Some physical theories such as special theory of relativity are based on the invariance of the speed of light.
However, is the invariance of the speed of light, in the first place, logically possible?
I'm talking about this version or its equivalence: the speed of light in vacuum is always measured to be the same value from any uniformly moving observer even if at different (but constant) velocities.
Suppose there are two uniformly moving observers at different velocities:
An observer O moving at constant velocity v with respect to some observer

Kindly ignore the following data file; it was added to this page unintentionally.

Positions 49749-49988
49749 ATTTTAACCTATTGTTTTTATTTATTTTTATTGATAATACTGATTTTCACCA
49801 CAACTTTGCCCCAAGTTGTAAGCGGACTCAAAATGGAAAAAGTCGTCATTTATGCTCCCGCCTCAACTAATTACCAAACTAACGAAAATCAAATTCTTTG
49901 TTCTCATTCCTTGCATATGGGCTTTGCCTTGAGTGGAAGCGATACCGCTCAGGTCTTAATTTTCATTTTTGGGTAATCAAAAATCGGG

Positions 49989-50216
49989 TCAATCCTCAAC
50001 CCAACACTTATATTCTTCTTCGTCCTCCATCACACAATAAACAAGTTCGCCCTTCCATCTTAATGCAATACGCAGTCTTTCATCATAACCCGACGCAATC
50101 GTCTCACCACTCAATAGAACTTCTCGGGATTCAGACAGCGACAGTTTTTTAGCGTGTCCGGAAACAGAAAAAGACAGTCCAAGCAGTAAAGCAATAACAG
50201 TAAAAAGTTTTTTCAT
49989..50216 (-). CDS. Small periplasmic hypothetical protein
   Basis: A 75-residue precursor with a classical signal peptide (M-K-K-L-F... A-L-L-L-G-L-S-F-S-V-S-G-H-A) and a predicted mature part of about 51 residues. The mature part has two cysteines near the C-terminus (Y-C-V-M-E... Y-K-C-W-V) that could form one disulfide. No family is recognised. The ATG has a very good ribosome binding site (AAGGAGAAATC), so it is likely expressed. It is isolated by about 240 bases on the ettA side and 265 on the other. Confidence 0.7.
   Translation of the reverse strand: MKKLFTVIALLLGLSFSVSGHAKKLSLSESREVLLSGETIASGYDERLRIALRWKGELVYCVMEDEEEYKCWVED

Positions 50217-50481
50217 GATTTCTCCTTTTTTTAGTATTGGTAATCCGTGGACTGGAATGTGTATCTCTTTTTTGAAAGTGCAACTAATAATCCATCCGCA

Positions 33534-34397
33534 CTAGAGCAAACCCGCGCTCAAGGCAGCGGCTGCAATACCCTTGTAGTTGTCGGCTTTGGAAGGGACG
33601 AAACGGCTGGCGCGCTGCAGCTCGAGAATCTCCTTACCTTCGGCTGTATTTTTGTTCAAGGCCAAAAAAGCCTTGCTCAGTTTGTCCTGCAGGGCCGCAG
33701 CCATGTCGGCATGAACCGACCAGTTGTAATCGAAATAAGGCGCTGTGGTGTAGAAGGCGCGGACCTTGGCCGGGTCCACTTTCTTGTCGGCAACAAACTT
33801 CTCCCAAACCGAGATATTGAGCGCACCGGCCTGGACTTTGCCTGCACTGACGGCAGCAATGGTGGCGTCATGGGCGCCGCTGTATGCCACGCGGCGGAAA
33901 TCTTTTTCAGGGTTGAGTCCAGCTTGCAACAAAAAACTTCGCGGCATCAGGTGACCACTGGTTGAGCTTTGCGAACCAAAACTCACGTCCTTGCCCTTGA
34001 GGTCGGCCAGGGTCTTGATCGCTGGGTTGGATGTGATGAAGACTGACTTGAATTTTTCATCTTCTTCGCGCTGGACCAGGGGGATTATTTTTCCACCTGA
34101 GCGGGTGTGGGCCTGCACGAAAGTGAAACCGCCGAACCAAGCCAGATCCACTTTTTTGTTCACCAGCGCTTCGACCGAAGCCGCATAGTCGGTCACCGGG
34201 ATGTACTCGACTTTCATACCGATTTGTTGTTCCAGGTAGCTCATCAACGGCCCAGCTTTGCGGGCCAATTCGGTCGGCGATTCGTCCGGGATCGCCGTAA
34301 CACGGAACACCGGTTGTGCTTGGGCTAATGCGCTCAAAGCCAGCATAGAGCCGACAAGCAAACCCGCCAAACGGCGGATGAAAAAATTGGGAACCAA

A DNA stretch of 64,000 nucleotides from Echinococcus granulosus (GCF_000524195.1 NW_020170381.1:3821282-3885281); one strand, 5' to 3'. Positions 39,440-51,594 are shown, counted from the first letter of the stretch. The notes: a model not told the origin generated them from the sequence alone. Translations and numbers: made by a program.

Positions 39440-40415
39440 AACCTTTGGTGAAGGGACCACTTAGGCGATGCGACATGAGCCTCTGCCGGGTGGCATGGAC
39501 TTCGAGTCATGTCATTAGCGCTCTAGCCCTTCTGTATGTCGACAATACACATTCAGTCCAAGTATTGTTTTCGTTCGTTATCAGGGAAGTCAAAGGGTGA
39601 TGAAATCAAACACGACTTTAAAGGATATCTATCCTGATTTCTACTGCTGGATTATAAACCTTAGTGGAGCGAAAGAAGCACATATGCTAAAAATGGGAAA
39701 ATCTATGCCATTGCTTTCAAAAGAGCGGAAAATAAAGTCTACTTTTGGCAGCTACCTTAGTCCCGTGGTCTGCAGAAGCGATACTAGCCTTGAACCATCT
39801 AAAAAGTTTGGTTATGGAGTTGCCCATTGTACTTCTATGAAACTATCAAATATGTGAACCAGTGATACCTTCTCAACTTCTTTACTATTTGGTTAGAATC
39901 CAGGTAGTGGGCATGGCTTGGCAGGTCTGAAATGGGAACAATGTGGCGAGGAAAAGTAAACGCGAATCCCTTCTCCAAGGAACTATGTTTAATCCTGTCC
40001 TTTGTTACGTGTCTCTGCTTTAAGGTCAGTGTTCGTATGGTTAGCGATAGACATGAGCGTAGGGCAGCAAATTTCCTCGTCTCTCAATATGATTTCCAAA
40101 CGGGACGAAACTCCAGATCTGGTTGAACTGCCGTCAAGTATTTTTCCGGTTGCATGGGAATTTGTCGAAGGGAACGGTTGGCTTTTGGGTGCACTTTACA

Another observer (light in vacuum) L moving at constant velocity c with respect to the same observer
where c = k * v for some real number k except 1
Also consider the velocity of L with respect to each observers:
The velocity of L with respect to O = c - v
The velocity of L with respect to L itself = c - c
If the invariance of the speed of light is true, those values should be identical for O and L are defined as uniformly moving observers.
Then, we can obtain this equation:
c - v = c - c
But the solution v = c contradicts our definition v and c are different.
Therefore, I believe the invariance of the speed of light is untrue.
Or is there any error in my disproof above?